The historical event of the formal departure of the UK from the EU has rightfully occupied the center of media attention over the last several days. It is nevertheless sure that other events will rapidly dominate the news: the acquittal of Donald Trump and the US presidential campaign, the coronavirus epidemic, the situation in the Middle-East, Ukraine trade wars, climate change, social unrest, EU reform, etc. What is new is that in our “connected” planet, all of these matters have also become deeply interconnected, which means that addressing them in isolation becomes problematic and is often biased.
Brexit is emblematic in this regard and deserves to be considered in more detail. Most current analysis cover the process under which negotiations on the “future relationship” will take place. They detail the problems relating to the timing, the negotiation mandates, the priorities, the main points of contention, the impact of various options, the main trump cards each party holds, etc.
If these learned studies diverge as to their consequences, few bother to examine the contradictions or omissions implied in the (often partisan) choices they put forward. These result from the asymmetric structure of the objectives pursued by the negotiators for which the importance of striking a balanced agreement is subordinated to achieving other priorities.
Both parties are purporting to aim at concluding an “ambitious” agreement:
The British government must imperatively take into account domestic political objectives (public reconciliation, the unity of the UK, supporting the left behind parts of the country,…) at the same time as demonstrating the benefits of its new found freedom to strike advantageous trade deals with the USA, China, the Commonwealth, etc.
The EU must first and foremost protect the integrity of the Single Market and avoid conceding – under the threat of a breakdown of the EU – any advantages that are the prerogatives of membership (freedoms of movement) or that would confer a competitive advantage upsetting the level playing field of the internal market (State aids, social and environmental norms, health and food security, fiscal incentives, etc.).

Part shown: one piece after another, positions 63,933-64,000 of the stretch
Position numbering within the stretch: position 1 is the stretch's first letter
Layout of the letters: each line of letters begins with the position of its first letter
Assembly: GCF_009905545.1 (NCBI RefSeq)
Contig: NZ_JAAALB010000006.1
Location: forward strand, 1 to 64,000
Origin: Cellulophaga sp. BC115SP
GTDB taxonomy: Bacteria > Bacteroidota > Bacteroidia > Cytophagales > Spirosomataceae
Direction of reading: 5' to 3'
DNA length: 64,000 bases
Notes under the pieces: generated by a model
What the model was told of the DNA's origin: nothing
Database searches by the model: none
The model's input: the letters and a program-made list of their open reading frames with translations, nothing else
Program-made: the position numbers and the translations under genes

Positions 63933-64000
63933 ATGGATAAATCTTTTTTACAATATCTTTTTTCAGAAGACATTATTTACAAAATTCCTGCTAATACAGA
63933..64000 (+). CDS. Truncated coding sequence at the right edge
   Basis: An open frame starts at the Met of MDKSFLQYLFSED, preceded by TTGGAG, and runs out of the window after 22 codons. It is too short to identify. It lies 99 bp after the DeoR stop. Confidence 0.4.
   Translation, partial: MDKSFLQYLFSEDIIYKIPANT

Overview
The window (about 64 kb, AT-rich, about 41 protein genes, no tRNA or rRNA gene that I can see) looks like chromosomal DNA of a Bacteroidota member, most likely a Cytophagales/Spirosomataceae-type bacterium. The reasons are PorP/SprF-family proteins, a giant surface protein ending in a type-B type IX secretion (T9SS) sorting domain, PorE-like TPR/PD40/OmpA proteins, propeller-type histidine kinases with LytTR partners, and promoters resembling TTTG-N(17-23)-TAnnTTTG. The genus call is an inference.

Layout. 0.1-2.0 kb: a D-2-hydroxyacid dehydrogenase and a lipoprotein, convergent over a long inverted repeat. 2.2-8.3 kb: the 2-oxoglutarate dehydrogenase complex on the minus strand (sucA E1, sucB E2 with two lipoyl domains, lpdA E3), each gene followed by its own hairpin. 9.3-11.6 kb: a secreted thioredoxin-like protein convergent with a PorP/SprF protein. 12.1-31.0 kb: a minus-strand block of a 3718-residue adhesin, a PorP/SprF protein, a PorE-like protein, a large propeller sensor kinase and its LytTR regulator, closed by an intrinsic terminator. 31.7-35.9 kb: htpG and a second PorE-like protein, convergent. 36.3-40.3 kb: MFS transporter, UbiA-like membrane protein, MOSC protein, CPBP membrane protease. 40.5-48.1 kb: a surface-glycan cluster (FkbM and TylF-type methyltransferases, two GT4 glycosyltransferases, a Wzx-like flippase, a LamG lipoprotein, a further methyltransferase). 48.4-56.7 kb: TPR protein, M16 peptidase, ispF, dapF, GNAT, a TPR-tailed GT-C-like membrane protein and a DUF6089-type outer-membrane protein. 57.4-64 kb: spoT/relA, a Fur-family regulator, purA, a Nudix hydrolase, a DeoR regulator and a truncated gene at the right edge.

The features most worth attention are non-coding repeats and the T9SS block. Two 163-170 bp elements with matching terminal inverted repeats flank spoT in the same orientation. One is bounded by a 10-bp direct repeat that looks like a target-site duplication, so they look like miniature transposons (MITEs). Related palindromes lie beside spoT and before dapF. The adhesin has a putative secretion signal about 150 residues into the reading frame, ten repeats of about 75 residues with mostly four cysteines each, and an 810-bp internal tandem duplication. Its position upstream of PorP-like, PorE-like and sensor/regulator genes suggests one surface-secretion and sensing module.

To the extent these objectives turn out to be non-negotiable, the unavoidable consequence would be the limitation of the scope of any agreement. While its negative impact would be felt by the EU primarily in trade flows and security and judicial cooperation with the UK, the latter will suffer more intensely from the same problems but, in addition, will find it far more complicated to implement two of Boris Johnson’s emblematic promises: a fairer distribution of wealth (currently concentrated in London, a few large cities and the South-East) and avoiding any disruptive border controls in the Irish Sea.
The UK must therefor decide rapidly on its priorities: either a dynamic alignment on the rules of the EU, infuriating diehard Brexit supporters but preserving (temporarily) the integrity of the UK, or, alternatively, heading for the deep blue sea becoming isolated and the subject of the whims of the world great powers. The British seem to be prone to self-delusionary beliefs: such as the feasibility of forming an alliance with Paris, Berlin and Ottawa to counter the Sino-American duopoly, as if France and Germany were ready to ignore the 25 other Member States or that Ottawa would consider jeopardizing the recently amended NAFTA treaty! Similarly they continue to fantasize that they can divide the EU 27, forgetting that such a move would prohibit any agreement what so ever.
On the EU side, the necessity to reinforce its cohesion in the aftermath of Brexit, as again recently emphasized by President Macron, means that negotiations with Britain appear less vital. In the light of Trump’s weaponizing of “commercial” threats in order to achieve his mantra of “America first”, one can readily observe his efforts to woo the UK into the USA’s orbit in order to weaken the EU (to the delight of Putin and with the tacit approval of Xi); one should also question the capacity of the UK to negotiate simultaneously on several fronts in a field which is notoriously complex and in which it has had little experience over the last 47 years. Playing both ends against the middle could backfire badly and is liable to create a feeling of mistrust detrimental to reaching an “ambitious” agreement.